The afternoon showers seem to be increasing in frequency and are making walking an adventure. Friday, I had to walk to UASD to meet another teacher. The threat of rain seemed small as I left the apartment, but several blocks away, a large, black cloud that had been hiding somewhere suddenly appeared and I was caught in a downpour. Santo Domingo is blessed with an abundance of leafy trees, so I ducked under a large one (sorry, I don’t know too much about tree names), and stayed somewhat dry. Usually I seek refuge in one of the numerous rain shelters dotting the city–Santo Domingans call them “bus stops,” but their covered benches make for a good place to stay out of the rain. After finishing up at UASD, I started walking to La Parada and, luckily, got there just as another torrent washed over the city.

Saturday, though, I wasn’t quite so lucky–I was caught in the open with only a few smaller trees anywhere nearby and I got drenched as I made my way to their somewhat ineffective shelter. I know what you’re thinking–buy an umbrella, dummy! I should, but I never remember to get one when I go to the market. Usually the warm tropical sun comes back out and dries me off very quickly.

Great, only a few more weeks left until I return to the Yankee campus–I can hardly wait. I’ve been working on lessons and materials to use in class, but I feel that I can never be prepared to my satisfaction. I’ll probably be doing a lot of things “on the fly,” master procrastinator that I am.

Geez, I keep reading about crappy things going on in Thailand. First, the coup, then the New Year’s Eve bombings, then a big train wreck, more beheadings in the southern provinces, and a new law limiting foreign ownership in businesses. Crikey (thanks, Steve Irwin), I hope they don’t ruin my retirement plans. That’s right, folks, many of you probably think I’ll eventually return to the USA to settle down in beautiful Montana, but I’ve got a news flash for you. At the present time, it ain’t a gonna happen. I can’t go into all the reasons why, except to say that’s where my heart lies. Of course, nothing is immutable, so things could change. More later.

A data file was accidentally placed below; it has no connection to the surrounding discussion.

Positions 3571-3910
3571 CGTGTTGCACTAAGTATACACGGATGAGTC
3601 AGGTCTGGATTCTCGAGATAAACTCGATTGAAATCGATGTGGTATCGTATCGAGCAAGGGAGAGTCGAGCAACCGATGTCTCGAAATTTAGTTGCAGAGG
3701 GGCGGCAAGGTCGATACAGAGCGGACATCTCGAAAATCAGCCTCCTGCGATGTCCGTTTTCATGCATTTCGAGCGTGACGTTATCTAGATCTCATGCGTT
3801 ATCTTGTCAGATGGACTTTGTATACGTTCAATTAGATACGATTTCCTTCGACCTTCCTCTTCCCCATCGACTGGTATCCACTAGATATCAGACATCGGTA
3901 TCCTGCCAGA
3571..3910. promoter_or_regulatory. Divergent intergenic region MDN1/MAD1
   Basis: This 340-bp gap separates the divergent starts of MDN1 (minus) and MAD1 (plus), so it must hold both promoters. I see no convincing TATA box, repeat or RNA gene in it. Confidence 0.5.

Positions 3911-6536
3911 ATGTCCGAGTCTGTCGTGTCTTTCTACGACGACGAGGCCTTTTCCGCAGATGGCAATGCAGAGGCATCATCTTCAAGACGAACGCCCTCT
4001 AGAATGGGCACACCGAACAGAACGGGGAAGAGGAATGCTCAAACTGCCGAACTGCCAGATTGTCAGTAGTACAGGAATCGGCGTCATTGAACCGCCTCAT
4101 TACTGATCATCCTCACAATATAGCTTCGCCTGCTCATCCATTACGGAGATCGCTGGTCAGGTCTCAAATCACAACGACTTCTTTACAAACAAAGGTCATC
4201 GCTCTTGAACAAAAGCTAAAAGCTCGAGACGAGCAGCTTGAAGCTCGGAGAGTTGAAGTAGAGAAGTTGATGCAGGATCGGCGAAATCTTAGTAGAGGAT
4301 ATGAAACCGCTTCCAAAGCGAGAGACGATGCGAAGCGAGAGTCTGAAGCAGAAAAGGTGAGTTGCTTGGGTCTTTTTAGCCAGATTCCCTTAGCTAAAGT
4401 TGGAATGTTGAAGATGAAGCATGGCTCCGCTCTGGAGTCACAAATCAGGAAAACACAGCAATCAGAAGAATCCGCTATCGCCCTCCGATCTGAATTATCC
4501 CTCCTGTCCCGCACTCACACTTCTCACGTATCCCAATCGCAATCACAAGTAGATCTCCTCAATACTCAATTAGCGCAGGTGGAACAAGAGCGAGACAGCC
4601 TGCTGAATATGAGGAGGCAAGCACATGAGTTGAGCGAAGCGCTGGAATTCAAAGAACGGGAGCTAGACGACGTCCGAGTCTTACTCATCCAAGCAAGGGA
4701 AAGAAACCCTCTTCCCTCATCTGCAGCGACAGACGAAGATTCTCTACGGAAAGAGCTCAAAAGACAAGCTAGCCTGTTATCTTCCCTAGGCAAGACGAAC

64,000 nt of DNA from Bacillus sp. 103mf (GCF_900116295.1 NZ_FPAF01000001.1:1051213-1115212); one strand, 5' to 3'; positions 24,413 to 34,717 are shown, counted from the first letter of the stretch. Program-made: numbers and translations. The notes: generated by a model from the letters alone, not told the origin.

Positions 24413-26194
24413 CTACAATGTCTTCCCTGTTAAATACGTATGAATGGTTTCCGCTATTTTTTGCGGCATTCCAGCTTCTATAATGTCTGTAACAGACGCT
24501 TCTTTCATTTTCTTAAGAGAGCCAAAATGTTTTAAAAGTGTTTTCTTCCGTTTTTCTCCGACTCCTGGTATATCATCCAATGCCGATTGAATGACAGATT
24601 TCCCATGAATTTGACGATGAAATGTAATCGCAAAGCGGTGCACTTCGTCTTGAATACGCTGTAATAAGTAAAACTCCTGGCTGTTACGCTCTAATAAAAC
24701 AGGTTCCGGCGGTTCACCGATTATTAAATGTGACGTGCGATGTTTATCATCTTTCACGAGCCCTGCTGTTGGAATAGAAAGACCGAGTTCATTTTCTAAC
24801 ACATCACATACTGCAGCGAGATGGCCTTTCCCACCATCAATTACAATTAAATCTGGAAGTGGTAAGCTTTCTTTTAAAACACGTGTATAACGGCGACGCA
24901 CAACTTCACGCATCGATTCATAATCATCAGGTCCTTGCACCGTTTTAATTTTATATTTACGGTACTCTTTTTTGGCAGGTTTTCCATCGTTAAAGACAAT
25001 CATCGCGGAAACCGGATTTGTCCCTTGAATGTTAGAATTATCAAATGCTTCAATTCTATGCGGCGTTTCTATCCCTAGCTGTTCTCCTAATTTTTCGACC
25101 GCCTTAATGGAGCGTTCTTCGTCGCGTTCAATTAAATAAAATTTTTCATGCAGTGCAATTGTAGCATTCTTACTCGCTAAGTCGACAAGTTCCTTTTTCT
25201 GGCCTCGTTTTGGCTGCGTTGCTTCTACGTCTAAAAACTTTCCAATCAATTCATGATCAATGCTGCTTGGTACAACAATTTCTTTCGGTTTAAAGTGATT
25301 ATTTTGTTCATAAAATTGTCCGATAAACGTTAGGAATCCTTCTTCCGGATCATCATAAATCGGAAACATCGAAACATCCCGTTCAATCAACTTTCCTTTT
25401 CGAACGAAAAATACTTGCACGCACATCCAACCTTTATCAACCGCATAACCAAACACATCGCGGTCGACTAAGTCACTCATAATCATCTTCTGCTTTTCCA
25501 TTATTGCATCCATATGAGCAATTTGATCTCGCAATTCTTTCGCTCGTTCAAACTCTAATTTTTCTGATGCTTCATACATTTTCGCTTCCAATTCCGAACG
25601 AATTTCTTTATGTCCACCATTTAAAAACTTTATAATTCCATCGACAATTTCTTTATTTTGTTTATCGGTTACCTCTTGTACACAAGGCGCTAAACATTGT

Christmas (Still), Police Escorts, Santiago

It looks like most of the Christmas decorations are still up. On Saturday, walking along the Malecon, I noticed that many businesses and the avenue itself are still adorned with the signs of the season. This probably has a lot to do with the extended celebration of Christmas in the Dominican Republic and most of the rest of Latin America. Saturday, the 6th, was El Dia de los Reyes, commemorating the three Magi who brought gifts, according to Christian tradition, to the new-born Jesus. Thus, this is the day of gift-giving, rather than Dec. 25th in the U.S.

On Sunday, the celebration continued, with many families and their children, sporting new bikes, skateboards or rollerblades, out enjoying the temperate weather. Every day recently, however, Santo Domingo has been getting very predictable afternoon showers, some of them heavy enough to tax the drainage system, leading to areas where the streets are somewhat flooded. I’ve learned to walk as far away from the traffic as possible to avoid getting drenched by passing cars scudding through the 2-4 inches of water. (Unlike in Benin, Africa, where I was soaked on my bicycle by a large, heavy truck splashing through brick-red, muddy water–a real laugher, looking back on it.) Sunday afternoon brought another heavy torrent, but I was able to race to D’Luis Restaurant, where I usually have a late lunch, before the clouds opened. I did get a little wet, but the shoeshine boys who hang out there managed to stay dry.


Afterwards, walking back along the avenue, I was caught up in the dancing, chanting and horn playing that you see in the photo below. Some of the guys here were playing what looked like didgeridoos, but the sound was more like that of a foghorn. I assume this had something to do with El Dia de los Reyes, since three of the guys were bedecked in various colorful costumes, representing the three kings maybe. Very interesting.

The sunset was also quite interesting and beautiful.

Also on Sunday, there were several instances of police escorting big black SUVs. The first thing you notice when this happens is the presence of police at all the intersections, blocking and holding up any approaching traffic. You hear the sirens and then the escort comes into view, several motorcycle cops and the speeding SUVs. Probably some kind of government poobahs. I saw four of these escorts on my way to the Malecon; there’s usually only one.

My workshops in Santiago last week proved very productive and I think the teachers enjoyed it, though only three attended–the entire English faculty of the Agriculture Institute. The campus there is very beautiful, with well manicured lawns, dense jungle-like vegetation in places, and very large, old trees–oak and mango, among others, I think. If I were to work in the DR, this would be the place. It’s higher up than SD, so it’s usually a bit cooler and less humid. (Of course, if I could find a campus on a beautiful beach . . .!) More later.